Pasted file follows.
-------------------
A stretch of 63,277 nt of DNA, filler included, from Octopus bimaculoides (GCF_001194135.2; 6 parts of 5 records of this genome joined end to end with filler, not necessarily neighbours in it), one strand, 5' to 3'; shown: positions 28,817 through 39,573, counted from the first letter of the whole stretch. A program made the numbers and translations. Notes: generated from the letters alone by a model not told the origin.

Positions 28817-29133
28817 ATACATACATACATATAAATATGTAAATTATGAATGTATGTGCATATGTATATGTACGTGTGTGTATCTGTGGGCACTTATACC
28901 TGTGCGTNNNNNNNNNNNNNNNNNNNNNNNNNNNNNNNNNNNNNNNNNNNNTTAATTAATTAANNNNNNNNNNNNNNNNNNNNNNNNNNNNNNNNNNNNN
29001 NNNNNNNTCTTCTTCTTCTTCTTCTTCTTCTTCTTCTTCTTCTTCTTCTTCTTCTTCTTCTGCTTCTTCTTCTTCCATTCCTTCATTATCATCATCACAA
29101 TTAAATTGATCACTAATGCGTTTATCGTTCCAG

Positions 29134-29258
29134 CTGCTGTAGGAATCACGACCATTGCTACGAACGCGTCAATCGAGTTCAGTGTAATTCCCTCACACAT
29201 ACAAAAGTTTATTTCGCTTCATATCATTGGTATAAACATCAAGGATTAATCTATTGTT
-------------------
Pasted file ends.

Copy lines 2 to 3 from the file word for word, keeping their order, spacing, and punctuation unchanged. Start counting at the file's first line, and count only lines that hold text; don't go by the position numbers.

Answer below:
Positions 28817-29133
28817 ATACATACATACATATAAATATGTAAATTATGAATGTATGTGCATATGTATATGTACGTGTGTGTATCTGTGGGCACTTATACC